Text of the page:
You may have seen Android System WebView (ASW) in the Android device app list or, occasionally, as an update to the Google Play Store. This important system application is not something you install or use directly, but it remains an essential part of the Android operating system.
Depending on the version of Android you have installed, you will see Android System WebView in various formats. Regardless of the device, you’ll need ASW (or a version) enabled and up to date. This guide will explore the reasons and explain how to keep this system component up to date.
What is the Android WebView system and how is it used?
Your Android device may have a web browser installed, but it is not necessarily the basic tool for opening web pages or web-based applications. To open these pages or apps, Android switches to the Android WebView system to display web content in your apps.
It usually does so for reasons of speed and security. Instead of relying on a third-party app, other apps can call Android WebView to upload content, directly integrating calls into this system tool for more efficiency.
Google has evolved the relationship that Android has with ASW over time. Prior to Android 5 Lollipop, WebView could only be updated using major updates from Android devices issued by the manufacturer.
With the release of Android 5, that changed and allowed users to update it directly from the Google Play Store. This allowed for faster error correction and feature publishing.
Other changes were made with Android 7, where it became a custom WebView based on Google Chrome as the default option for Android devices. This changed back to Android 10, as WebView once again made a standalone component, sharing code between it and Chrome.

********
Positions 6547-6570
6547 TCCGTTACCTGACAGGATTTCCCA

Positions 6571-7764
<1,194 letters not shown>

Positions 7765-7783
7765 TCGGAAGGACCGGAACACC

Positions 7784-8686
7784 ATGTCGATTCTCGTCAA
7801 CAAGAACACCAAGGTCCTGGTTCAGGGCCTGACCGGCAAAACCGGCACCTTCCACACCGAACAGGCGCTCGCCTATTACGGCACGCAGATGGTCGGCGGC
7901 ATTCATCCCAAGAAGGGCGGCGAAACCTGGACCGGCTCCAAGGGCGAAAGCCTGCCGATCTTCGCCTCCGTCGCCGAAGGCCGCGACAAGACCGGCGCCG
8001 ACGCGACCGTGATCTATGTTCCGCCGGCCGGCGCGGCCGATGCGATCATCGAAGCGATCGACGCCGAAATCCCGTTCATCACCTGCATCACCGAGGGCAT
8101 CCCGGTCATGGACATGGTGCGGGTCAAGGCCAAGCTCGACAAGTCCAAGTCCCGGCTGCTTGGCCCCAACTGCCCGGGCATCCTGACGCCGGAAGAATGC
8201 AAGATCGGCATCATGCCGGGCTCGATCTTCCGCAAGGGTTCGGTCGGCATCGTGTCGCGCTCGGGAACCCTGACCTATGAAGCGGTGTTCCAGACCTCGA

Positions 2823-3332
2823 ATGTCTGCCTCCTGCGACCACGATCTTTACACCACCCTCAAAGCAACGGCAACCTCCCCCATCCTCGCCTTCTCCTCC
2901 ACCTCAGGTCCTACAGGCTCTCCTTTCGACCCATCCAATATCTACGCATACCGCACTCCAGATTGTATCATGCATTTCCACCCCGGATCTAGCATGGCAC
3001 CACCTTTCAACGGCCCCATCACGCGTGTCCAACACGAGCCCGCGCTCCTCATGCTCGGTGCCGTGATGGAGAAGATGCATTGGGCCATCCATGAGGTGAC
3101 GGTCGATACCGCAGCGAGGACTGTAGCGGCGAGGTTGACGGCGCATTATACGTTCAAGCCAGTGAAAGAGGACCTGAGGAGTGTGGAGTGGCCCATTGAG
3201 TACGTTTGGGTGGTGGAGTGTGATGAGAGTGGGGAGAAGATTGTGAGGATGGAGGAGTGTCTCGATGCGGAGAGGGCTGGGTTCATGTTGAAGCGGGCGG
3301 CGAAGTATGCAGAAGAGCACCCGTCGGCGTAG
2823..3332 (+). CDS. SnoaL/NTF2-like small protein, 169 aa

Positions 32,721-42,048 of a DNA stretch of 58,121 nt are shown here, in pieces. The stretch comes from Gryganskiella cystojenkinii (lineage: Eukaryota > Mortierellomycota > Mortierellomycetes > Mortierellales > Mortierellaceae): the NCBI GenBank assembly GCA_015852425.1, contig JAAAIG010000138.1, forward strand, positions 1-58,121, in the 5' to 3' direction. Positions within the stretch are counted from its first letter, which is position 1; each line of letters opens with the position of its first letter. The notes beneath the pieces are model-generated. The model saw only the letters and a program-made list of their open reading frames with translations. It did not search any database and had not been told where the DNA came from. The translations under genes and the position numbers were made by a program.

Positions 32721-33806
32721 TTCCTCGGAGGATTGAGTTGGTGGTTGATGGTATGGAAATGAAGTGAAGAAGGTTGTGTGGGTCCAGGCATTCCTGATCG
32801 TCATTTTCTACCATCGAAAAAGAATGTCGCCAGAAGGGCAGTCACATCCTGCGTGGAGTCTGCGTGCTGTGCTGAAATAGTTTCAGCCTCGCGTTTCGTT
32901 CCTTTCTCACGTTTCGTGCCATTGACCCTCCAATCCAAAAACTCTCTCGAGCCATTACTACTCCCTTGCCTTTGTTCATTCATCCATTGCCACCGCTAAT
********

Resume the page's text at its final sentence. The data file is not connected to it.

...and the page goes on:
How to check which version of Android WebView system is installed
Each version of WebView brings new changes, but you should be able to see which version you installed from your Android device settings.
To do so, you’ll need to access the settings menu on your Android device. This will vary depending on your version of Android and the device you have. These steps have been written using a Samsung Galaxy S20 smartphone, but the steps should be similar for other Android devices.
- From the device application menu, open the file Configuration application From there, tap the button Applications option.
- You should see a list of installed applications as well as preinstalled system applications. Use the search bar to search Android system web viewand then tap the entry once you locate it.
- Scroll down Application information screen. At the bottom, the Android System Webview version number will appear. For example, Version 83.0.4103.106. These release identifiers match those of Google Chrome on Android, which reflect their code-sharing base.
You will need to research the version number of Android WebView to determine if it is the latest version available. If it is not, you will need to update it.
Updating Android WebView system
Keeping ASW up to date is an easy process for newer Android devices. If you have a much older Android device (Android 4.4 KitKat and earlier), you won’t be able to upgrade WebView, as it’s still a much more integrated system component that can’t be upgraded without a major device upgrade.
However, for all future releases, you can upgrade ASW using the Google Play Store.
- To do so, open the Play Store app and search for Android System WebView. If the application has an update available, click Update button.